Depending on which type of debt instrument (loans or bonds) a local government wants to issue, there are different specialized financial institutions which should be approached. Local government loans are originated by: (i) municipal banks, (ii) commercial banks, (iii) international financial institutions and (iv) municipal development funds. Bonds are intermediated by commercial/ investment banks or brokerage houses. The existence and availability of these financial institutions to finance local governments depends on the architecture (bank lending model or bond model) and development of the local credit market. Central and local authorities should promote specific measures aimed at supporting the development of sustainable credit markets by minimizing the risk of market failures.
Local governments can tap external resources using a wide range of borrowing instruments. However, each instrument is suited to finance only certain types of activities. Short term financing instruments include: (i) working capital credit line – local government draws funds from the credit line, on which they pay interest, to finance temporary revenue shortages; principal is usually rolled over, (ii) bridge loans are a special type of short term loan where financing for a capital investment project is provided for a transitory period until the main (long term) financing is obtained. Medium and long-term borrowing should be pursued by local governments when financing capital investment projects. Long-term borrowing to cover current expenditures is usually prohibited by law and must be avoided anyway.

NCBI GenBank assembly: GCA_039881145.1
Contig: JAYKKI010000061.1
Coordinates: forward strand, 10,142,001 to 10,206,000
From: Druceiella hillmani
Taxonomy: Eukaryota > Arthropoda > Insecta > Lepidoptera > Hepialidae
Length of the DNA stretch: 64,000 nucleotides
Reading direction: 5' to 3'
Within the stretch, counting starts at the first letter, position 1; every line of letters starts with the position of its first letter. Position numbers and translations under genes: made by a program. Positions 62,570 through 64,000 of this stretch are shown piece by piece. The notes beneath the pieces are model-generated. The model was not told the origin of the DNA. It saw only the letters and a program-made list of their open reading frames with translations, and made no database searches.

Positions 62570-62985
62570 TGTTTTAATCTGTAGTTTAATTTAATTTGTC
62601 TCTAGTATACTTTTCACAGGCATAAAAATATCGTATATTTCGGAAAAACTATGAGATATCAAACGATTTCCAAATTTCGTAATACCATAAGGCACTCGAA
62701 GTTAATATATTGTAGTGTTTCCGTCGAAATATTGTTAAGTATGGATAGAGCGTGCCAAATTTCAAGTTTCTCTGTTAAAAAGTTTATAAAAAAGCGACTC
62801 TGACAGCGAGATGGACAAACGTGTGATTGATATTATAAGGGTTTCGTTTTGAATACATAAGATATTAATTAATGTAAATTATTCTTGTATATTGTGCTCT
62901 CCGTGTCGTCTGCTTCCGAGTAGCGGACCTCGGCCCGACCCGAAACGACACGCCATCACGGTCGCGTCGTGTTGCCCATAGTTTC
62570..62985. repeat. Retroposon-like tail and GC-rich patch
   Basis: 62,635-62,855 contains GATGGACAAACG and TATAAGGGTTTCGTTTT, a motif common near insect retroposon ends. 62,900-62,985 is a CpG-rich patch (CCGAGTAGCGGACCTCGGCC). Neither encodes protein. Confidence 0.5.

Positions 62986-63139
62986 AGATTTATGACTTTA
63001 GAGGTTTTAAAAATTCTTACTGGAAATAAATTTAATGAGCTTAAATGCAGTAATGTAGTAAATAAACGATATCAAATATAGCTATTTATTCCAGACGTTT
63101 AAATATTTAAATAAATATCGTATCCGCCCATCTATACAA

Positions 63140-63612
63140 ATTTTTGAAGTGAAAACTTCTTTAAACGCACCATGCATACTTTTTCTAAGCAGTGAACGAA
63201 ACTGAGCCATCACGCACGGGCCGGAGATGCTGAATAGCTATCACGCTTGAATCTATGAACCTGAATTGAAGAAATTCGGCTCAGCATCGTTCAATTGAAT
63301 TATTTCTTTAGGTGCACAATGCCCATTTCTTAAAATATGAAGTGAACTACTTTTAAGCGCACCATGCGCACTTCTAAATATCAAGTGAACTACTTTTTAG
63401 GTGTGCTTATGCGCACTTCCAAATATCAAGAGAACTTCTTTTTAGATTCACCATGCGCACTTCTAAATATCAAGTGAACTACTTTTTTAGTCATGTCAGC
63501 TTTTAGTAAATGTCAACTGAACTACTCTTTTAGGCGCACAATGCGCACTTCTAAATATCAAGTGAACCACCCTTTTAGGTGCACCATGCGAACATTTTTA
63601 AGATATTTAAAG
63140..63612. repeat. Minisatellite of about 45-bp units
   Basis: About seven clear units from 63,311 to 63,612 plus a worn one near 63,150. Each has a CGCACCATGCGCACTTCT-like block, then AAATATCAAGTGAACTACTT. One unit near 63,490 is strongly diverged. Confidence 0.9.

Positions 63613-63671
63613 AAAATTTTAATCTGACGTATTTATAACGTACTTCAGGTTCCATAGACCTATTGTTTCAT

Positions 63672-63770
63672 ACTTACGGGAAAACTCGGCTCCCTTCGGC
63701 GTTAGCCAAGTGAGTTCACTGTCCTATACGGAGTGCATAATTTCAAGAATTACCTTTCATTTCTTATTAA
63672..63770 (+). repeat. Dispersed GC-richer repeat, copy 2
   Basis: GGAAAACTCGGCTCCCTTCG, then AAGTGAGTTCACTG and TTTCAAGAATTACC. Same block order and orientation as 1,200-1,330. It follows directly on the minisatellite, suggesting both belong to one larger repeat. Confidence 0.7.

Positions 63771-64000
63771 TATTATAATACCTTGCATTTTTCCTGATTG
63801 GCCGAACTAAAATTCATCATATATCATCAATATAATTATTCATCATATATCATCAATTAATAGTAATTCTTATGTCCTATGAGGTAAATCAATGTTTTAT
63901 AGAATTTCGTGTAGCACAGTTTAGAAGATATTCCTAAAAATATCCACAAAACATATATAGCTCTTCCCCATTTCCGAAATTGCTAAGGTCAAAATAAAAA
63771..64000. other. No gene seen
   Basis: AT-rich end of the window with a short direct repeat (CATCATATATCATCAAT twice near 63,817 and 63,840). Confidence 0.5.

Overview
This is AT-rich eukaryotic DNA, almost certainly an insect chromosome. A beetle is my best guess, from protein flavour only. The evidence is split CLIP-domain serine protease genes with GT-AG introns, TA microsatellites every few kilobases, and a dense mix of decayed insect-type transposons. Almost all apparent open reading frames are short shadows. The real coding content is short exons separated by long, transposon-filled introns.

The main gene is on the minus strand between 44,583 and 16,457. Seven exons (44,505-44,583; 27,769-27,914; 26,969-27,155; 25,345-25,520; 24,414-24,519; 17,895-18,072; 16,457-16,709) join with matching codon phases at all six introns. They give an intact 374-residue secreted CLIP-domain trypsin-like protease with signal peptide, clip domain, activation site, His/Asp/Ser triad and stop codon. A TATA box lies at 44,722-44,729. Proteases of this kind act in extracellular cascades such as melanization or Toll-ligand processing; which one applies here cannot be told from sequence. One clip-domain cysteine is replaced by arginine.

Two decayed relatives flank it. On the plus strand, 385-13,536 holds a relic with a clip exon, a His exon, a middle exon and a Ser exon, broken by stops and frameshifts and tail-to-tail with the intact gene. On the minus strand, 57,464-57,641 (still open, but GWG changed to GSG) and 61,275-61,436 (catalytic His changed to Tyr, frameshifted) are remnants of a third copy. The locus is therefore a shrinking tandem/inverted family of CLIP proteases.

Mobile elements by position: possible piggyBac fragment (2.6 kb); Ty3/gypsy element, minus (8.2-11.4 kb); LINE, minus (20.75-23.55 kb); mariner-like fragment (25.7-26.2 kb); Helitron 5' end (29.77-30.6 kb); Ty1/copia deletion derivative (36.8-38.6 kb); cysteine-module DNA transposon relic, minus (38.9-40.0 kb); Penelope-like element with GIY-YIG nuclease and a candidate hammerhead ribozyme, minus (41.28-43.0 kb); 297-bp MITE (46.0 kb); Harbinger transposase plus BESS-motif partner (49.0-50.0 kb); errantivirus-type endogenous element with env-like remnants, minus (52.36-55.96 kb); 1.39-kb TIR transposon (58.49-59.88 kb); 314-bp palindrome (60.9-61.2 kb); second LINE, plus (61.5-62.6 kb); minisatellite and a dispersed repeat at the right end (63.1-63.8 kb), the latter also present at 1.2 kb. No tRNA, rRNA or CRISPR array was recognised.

8. How local government associations can help improve the local debt legislation and credit market 21.12.2010
Local government associations are voluntary membership organizations, which comprise local governments from within a country or region, acting as an effective and authoritative advocate on members’ behalf in relation to central government, the parliament, potential investors and other stakeholders.
Accrual Accounting System Cash Basis Accounting System Modified Accrual Basis Accounting Credit Enhancement Municipal Credit Market Due Diligence Debt Limitation Debt Policy Debt Restructuring Debt Service Capacity Escrow . . .